How National Ballet Dancer Heather Ogden Lives Her Life with Passion and Balance
And it’s all thanks to these five pillars of wellness.
Even if you haven’t seen a ballet, there’s a good chance you’re fascinated by ballerinas.
They’re an enchanting mix of dancer, actress and high-level athlete. Heather Ogden, principal dancer at the National Ballet of Canada for over 13 years, won’t be the dancer to quell your captivation. She embodies everything intriguing about ballet: seemingly able to defy gravity with strength and grace… and she doesn’t just save these characteristics for the stage. Ogden is the same in real life, strong, focused, balanced.
If you’re a ballet-goer, you probably know Ogden from the fictional fairy tales she enacts on the stage. Her repertoire includes principal roles in Swan Lake, Romeo and Juliet, The Nutcracker, and Cinderella. Or, you may know Ogden from her real-life love story: she’s married to fellow principal dancer Guillaume Côté, with whom she shares two adorable children, Emma and Leo.
Ogden’s rise to success is one that’s marked by dedication — and just a tiny bit of good luck. Her dance career began at age six, all thanks to a cool teenager. “I had a babysitter who took classes at a studio nearby,” says Ogden. “I went to see a performance of Cinderella and asked my mom to sign me up.” She graduated from that same studio, The Richmond Academy of Dance, in 1998 and went on to join the National Ballet of Canada that same year (as an apprentice and then as a full-time member of the Corps de Ballet the following year).
Coming up in a ballet company is something pop-culture portrays as a cutthroat environment (we all saw Black Swan, right?). While Ogden had an entirely different experience, an underlying sense of healthy competition is a given. “It’s a competitive world,” she says. “Once you’re there, everyone has their goals set, like doing the principal role or the next solo.” However, that atmosphere turned out to be a good one for her. “I find the National Ballet has quite a wonderful environment,” she says. “You do a run-through and people will cheer you on.”
Besides her husband, Ogden says she found many of her best friends in the company, even if they were pushed forward at different times. “It’s a hard art form, it can be physically and emotionally hard,” she says. “We always try to be there for each other.” That support system is something that she credits to developing her strong (and palpable) sense of confidence. While confidence is key, it takes more than that to stay at the top of your game in the ballet world.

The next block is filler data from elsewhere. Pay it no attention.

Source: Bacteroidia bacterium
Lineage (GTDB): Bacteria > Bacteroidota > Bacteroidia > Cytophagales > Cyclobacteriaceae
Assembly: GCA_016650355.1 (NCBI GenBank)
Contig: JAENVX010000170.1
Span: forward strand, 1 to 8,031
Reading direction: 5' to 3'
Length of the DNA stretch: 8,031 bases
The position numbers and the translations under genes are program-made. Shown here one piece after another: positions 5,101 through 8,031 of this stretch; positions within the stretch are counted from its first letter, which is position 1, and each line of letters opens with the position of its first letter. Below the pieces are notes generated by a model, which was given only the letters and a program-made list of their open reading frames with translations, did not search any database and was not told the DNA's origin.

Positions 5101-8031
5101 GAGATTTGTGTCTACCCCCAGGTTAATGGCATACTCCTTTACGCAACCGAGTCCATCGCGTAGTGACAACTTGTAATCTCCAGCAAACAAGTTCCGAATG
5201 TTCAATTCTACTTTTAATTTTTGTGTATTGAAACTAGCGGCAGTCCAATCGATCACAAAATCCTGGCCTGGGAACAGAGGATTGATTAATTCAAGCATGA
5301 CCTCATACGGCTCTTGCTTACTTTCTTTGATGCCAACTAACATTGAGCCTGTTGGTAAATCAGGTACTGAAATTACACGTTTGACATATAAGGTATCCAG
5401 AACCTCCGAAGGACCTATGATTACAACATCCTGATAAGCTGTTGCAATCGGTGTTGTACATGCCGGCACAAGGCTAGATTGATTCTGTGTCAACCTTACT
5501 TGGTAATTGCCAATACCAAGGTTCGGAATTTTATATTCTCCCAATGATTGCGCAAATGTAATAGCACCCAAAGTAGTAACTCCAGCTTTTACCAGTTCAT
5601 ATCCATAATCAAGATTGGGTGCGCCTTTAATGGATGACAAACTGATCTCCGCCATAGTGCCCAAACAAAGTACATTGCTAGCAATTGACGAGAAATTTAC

Here are the five pillars of wellness that keep Ogden physically and mentally en pointe.
Heather Ogden wellness practice #1: Self-care
Bringing awareness to her internal dialogue is an ongoing challenge for Ogden and an important way she practices self-care. “I can be very demanding of myself and critical of any mistakes.” She’s learning to change this before she finds herself overwhelmed. “If I’m just talking negatively to myself, that’s not going to help anything.” Like everything, it’s a work in progress: “It’s something I’m still figuring out,” she laughs. “I’m sure for most people [self-care] is an evolving method.”
Heather Ogden wellness practice #2: Fitness
Despite a full-time job that encompasses exercise, Ogden is a fan of doing Pilates on her days off. She trains with Je-an Salas Leavens, a friend and former dancer from the National Ballet. “I think Pilates in general is great, but she knows exactly what I need,” says Ogden. “She knows which role and which step I’m talking about.”
Heather Ogden wellness practice #3: Food
Ogden has adopted a “food for fuel” mentality. “I need to have the right amount of energy to be able to push myself the way I want to,” she says. “I have to think of my body and how I want it to recover.” She’ll change her eating habits depending on her workload, but is always reminding herself to drink more water. During performance periods, she opts for a big breakfast, such as three eggs with toast or avocado, then noshes on nutrient-dense snacks throughout the day, like fruit or nuts. A few hours before the show, she’ll have a light meal (like a sandwich), but nothing too flavourful or heavy before going on stage — but she does have some dark chocolate just before the performance. She saves the real meal for afterward, when she and her husband are feeling wired from the show.
Heather Ogden wellness practice #4: Partner
Ogden appreciates having a partner who understands her passion, and it’s only strengthened by how long they’ve known each other. “We were partnered together as dancers for about six years before we even dated,” she says. Ogden says Côté knows her better than she sometimes knows herself and is very encouraging about her self-care needs. “He knows if I have a big show tomorrow, I’m going to want to rest today. He understands if I don’t want to go out or if I’m a little crazy.”
Heather Ogden wellness practice #5: Balance
Balance is something ballerinas tend to excel at, and Ogden’s role as a mom is no exception. She makes sure to prep for the day ahead, so she can spend her mornings with her kids. “I can give my all to them during that part of the day, and then I feel prepared for my day.” Luckily, the National Ballet is kid-friendly. “If it’s feeling imbalanced, I’ll ask my mom if she can bring the kids to work,” she says. “It’s like they have 35 aunties.”
For now, her goals are to keep enjoying the opportunity to dance. “There are still ballets I want to do, and I just really want to enjoy this gift of being a dancer for the time that I have.” In the meantime, she’ll continue to strive for balance in her very full life. “I’m not sure if there is a way of really balancing your life,” says Ogden. “You just do your best, and when you’re tipping too much one way, you readjust.”
Want to see Ogden in motion? Her next performance is in Frame by Frame, the world premiere is in Toronto, June 1-10, 2018.